Creation *

12 01 2010

Last night a good college friend asked me to accompany him to the movies to catch an early screening of Creation, the Charles Darwin biopic starring real-life couple Paul Bettany and Jennifer Connelly. He had apparently gotten the tickets from the Secular Humanism Society, of which he is a member. I would give those tickets back if I could. What an unbelievably god-awful movie (pun intended). It was jaw-droppingly awful. Awful awful awful with a big ass awful on top. Needless to say the theater was jam packed with atheists who for the most part couldn’t hold back the knee-slapping whenever Charles Darwin popped a squat on Christianity with a little zinger here, a little zinger there. My agnosticism, or the deliberate dichotomy I was expected to be continually slapped with throughout the movie were not the main, propelling reasons why I was initially interested in watching the film. It was Darwin himself that interested me. This is Charles Darwin we’re talking about. He led a very exciting life, right? He was a hardcore iconoclast; the Galileo Galilee of the 19th century, the Indiana Jones of Great Britain, the man that supposedly presented the world with the most revolutionary “idea in the history of thought” as the film unabashedly states in its proem. Well, you’d never guess it from watching this lifeless, curmudgeony muck that deigns to call itself a motion picture. There’s a moment in the very beginning of the film, when a photographer pleads with Anne Darwin, Charles’ precocious daughter to sit still so that he can perfectly capture her daguerreotype. Well, that’s pretty much what this film should call itself. A daguerreotype – not a motion picture. It is torpid hell. Immediately after the movie finished (well, first I ran out of the theater, then I had a thought) I figured that the producers of this film are some dusty, rich atheists who backed this picture up for themselves and their friends; something they can all watch in their English country home lounge over a glass of gin and a game of bridge. That’s the only possible audience for this movie right? But then I realized – it wasn’t the atheists who made this movie, it was The Church! This was their revenge! It’s the ultimate way of smearing the Darwinian name! It really is the only thing that makes sense.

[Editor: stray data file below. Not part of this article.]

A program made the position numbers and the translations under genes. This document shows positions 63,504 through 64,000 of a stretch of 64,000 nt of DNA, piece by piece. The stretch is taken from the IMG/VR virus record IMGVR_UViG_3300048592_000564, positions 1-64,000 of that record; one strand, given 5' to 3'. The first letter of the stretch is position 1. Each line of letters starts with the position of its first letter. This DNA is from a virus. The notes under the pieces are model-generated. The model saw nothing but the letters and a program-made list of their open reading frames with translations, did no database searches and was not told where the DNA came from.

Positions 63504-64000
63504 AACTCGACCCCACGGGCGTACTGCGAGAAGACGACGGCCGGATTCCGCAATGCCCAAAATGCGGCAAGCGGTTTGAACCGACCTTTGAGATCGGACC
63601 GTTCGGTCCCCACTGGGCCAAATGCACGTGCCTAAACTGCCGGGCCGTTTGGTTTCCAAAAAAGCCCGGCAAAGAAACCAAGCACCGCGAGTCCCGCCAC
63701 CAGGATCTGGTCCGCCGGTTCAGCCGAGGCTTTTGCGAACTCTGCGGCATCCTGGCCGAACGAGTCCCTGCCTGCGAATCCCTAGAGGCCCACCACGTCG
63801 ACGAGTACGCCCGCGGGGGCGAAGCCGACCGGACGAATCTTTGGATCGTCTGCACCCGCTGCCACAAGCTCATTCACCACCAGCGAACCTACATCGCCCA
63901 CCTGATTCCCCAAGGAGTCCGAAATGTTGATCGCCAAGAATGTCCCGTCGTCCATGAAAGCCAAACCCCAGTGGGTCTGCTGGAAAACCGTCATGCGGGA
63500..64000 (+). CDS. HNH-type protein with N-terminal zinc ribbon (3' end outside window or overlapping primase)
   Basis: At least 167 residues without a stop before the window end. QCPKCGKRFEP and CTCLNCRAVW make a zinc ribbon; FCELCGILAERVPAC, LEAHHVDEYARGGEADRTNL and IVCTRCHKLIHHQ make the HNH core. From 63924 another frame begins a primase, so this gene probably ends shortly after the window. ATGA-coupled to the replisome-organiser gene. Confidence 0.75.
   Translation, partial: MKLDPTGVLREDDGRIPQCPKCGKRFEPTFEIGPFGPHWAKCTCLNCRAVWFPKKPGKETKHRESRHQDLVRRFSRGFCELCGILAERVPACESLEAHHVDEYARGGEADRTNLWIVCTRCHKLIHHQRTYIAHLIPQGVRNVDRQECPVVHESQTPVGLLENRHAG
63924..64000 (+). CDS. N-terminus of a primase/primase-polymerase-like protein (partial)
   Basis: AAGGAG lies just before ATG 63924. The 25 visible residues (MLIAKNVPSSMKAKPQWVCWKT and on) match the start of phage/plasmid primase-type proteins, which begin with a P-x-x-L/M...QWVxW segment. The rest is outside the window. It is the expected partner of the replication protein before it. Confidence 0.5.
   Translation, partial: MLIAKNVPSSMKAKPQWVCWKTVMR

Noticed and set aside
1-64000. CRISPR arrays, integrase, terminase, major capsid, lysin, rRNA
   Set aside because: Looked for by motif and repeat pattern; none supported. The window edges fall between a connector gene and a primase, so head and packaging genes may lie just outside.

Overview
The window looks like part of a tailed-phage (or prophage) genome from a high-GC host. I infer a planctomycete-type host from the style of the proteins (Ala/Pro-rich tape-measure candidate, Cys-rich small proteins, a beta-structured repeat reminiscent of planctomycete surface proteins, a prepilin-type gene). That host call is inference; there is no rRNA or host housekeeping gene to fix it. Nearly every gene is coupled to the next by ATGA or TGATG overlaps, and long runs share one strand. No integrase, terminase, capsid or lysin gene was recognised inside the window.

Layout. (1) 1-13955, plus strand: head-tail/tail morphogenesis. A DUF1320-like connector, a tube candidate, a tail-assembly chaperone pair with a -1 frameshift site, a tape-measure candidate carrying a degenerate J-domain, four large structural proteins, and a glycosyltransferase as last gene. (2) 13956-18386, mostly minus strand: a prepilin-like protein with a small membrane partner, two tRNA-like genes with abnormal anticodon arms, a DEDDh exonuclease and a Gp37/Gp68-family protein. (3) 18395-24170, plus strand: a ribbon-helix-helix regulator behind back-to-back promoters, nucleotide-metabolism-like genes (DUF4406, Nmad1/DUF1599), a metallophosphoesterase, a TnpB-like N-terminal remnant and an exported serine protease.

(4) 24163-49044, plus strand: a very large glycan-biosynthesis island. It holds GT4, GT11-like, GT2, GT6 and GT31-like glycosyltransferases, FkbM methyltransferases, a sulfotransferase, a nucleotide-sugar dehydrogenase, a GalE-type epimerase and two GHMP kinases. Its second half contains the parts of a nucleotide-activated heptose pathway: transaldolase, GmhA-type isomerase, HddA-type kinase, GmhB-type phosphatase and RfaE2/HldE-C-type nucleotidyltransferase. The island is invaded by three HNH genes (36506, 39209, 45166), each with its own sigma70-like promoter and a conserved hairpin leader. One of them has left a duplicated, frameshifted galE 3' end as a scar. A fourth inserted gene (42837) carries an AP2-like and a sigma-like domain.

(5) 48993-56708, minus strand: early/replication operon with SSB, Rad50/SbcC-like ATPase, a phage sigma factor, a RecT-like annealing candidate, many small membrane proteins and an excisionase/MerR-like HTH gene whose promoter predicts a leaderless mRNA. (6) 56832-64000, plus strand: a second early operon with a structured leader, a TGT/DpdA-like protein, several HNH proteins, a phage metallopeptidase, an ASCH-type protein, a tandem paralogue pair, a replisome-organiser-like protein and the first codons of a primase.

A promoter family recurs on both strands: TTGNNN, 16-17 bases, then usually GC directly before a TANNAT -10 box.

The film centers on Darwin’s near completion of On the Origin of Species, which he had been working on for the better part of 20 years. In all honesty, who gives a rat’s ass about the marital trials Darwin faced as he was completing his magnum opus? I want to see him skedaddle in the Galapagos! I want to see all the great adventures he’s always telling his children about in this movie. That’s as close as the audience ever gets to some action. Paul Bettany, sitting around a campfire with his film-children, telling them about all these great adventures that WE, the audience, want to see for ourselves! If I want to see Jennifer Connelly go mad alongside her brilliant husband then I’ll just watch A Beautiful Mind (I’m sorry A Beautiful Mind. Didn’t mean to compare you to Creation. That was a low blow. My bad dawg). Also, his precocious little daughter who thinks she’s Anna Paquin in The Piano ends up croaking, which then in turn strains Charles’ relationship to his religious wife even further. He’s already going mad trying to complete his book and then he starts imagining that he sees his daughter alive, standing like a prototypical creepy child, just waiting to be chased by her father down curvy streets. I for one am so over the whole “let’s chase the phantom girl that we know is dead down the street” bit. Well, Creation feels like slapping you across the face with this flaccid cock of a trope not once, not twice, but THREE TIMES!

The film was directed by Jon Amiel, who once upon a time made a film I still greatly admire, Copycat. It’s a shame to see a director miss the mark in such an embarrassing manner; moreso than Michael Bay did with Armageddon (seriously). Towards the end of the movie, Charles feels like taking over for his wife by reading to his remaining three children from a book of stories. They tell him to not read, but to tell them something real, like he used to do for their dead sister Anne. He asks them if he’s already told them the story of how his ship was struck by St. Elmo’s Fire, or about earthquakes here and savages there. They had apparently heard it all. That’s great kids, but maybe the audience wants to hear about it, because like logical human beings, we’d expect the director or the screenwriter or ANYONE in this production, to have him blab about his adventures so that maybe, possibly, we can have just a fragment of a flashback to these exciting adventures. Nada.